After finishing third on the team with 44 catches for 639 yards
and five touchdowns, and averaging 14.5 yards per catch, he'll
be used even more on the outside as a deep threat. If Childs has
any problems, Young can step in and produce.
6-3, 200-pound sophomore Austin Pettis came from out of
nowhere and became the team's second leading receiver catching
46 passes for 465 yards and six touchdowns as he came on over
the second half of the season. Most of his production came in
blowouts, making 23 catches for 260 yards and five touchdowns in
a three-game stretch against San Jose State, Utah State and
Idaho, but he showed enough upside to be a key target behind
With 6-3, 222-pound size, junior Julian Hawkins is one of
the team's most interesting options on the outside. More of a
big tight end than a wideout, he poses major matchup problems.
Fifth on the team with 23 catches for 208 yards, he's a strong
midrange threat who provides more bulk and muscle to the mix.
Working his way into the lineup will be senior Toshi Franklin,
a slightly disappointing 6-1, 180-pound backup who was a top
player in spring ball last year but only caught seven passes for
73 yards. He has good hands and decent enough speed to start
6-4, 224-pound redshirt freshman Chris O'Neill is a local
product, and while getting him to stay home might not have been
a big problem, he was still a great recruit for the program.
Very athletic and very promising, he's the receiving threat the
team was missing at tight end last year.
Watch Out For ... Perretta. The passing game went on
to be just fine without Perretta, but he's a veteran playmaker
who adds a few new dimensions to the offense with his running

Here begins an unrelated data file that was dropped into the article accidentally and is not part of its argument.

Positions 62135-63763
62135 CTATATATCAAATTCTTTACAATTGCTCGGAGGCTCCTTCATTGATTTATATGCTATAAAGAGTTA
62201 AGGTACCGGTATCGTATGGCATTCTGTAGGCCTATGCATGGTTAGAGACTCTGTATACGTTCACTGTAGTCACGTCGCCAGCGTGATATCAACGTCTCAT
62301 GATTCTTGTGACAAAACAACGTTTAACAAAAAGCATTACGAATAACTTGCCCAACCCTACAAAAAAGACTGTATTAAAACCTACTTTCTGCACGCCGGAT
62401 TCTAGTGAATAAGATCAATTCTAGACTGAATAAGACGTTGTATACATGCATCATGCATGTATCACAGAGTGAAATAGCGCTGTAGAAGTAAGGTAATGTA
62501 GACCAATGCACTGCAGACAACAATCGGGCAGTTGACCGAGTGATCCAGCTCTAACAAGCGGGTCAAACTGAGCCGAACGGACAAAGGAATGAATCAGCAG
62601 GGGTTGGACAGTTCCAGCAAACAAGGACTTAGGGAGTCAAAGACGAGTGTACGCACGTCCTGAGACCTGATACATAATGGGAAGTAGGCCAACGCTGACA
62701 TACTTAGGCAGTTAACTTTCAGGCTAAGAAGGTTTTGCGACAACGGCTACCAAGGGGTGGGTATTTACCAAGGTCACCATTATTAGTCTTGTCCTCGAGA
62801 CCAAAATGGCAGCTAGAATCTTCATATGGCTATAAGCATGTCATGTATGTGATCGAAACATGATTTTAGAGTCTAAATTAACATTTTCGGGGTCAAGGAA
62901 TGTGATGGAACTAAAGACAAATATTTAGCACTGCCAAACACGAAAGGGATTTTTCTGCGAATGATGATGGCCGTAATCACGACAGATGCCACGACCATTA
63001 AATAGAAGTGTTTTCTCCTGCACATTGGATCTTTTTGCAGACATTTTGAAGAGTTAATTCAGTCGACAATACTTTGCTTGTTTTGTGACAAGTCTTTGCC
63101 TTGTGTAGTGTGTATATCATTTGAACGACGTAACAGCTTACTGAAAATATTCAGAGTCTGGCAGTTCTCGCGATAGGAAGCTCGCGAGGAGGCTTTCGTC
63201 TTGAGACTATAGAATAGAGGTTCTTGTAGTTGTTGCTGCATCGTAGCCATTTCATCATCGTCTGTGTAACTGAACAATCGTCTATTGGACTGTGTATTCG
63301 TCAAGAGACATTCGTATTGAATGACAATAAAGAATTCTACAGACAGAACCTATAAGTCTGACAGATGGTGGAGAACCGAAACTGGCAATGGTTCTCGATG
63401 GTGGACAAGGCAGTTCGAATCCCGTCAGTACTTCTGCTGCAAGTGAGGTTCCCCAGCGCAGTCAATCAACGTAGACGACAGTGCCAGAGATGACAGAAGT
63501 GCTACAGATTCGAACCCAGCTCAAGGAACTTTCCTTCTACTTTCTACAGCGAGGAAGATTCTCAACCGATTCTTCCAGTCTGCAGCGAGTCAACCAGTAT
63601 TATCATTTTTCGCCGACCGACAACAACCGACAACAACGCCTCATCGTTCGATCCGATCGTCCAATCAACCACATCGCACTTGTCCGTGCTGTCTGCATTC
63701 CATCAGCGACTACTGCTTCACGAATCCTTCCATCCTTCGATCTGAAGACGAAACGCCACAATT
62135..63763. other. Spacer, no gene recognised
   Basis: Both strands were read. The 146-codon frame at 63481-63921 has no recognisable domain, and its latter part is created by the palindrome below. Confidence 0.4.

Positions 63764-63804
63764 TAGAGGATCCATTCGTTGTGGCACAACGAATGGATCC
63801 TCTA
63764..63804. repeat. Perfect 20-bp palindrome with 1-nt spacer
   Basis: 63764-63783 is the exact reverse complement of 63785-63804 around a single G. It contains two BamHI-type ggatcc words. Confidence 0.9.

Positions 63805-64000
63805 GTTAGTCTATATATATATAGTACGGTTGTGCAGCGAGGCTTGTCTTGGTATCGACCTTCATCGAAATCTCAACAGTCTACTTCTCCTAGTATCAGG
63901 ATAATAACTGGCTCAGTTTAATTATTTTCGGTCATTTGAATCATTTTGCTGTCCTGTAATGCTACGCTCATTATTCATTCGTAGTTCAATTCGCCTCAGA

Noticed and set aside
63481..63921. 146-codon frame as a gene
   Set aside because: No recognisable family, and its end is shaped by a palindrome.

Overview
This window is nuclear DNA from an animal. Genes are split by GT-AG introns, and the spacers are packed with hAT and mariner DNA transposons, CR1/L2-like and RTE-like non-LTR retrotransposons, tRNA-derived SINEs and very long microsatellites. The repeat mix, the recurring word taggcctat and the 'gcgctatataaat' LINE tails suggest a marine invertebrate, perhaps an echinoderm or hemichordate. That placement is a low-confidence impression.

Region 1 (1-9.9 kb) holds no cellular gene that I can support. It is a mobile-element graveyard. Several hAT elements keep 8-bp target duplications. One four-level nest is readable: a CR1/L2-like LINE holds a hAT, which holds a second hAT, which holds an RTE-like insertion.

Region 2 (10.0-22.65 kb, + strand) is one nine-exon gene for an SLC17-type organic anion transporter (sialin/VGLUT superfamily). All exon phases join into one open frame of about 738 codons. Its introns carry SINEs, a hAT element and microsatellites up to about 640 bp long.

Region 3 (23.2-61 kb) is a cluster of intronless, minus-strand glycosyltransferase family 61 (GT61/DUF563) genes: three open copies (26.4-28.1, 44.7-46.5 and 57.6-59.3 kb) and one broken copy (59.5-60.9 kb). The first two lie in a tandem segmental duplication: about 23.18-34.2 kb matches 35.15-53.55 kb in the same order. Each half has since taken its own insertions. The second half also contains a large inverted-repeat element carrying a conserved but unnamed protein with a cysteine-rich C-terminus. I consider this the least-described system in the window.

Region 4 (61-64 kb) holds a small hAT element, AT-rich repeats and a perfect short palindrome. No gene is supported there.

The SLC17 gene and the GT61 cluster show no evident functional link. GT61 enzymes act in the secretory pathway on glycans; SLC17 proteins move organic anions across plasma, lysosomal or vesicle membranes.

ability and good hands.
Strength: Young talent. Childs, assuming he
doesn't bolt early for the NFL, will have a year left, and
Pettis and Young are sophomores. Efaw is a potential playmaking
tight end. There are good pieces to build the future of the
receiving corps around, but that future is now.
Weakness: A number one if Childs is out. Perretta
could be a very productive main man if needed, but he's a better
running mate. Is Pettis or Young ready to make the next step up?
Outlook: Assuming Childs is back and all is fine,
the receiving corps will be among the deepest and most dangerous
in the WAC. Perretta is a fantastic veteran, Young is a rising
superstar, and Pettis is a solid target who'll only get better.
This is a good group that'll make the new starting quarterback
better than he really is.
Projected Starters: Who's going to replace Ryan Clady? Boise
State might have gotten better as a program, but it still doesn't get
players of Clady's caliber hanging around all that often. Trying to step
in and be productive will be 6-6, 269-pound redshirt freshman Nate
Potter, a good-looking prospect who projects to become a top pass
The one returning starter is 6-3, 336-pound senior Andrew Woodruff,
a solid veteran who started every game at right tackle in 2006 and moved
inside to guard last year. While he played right guard, he'll likely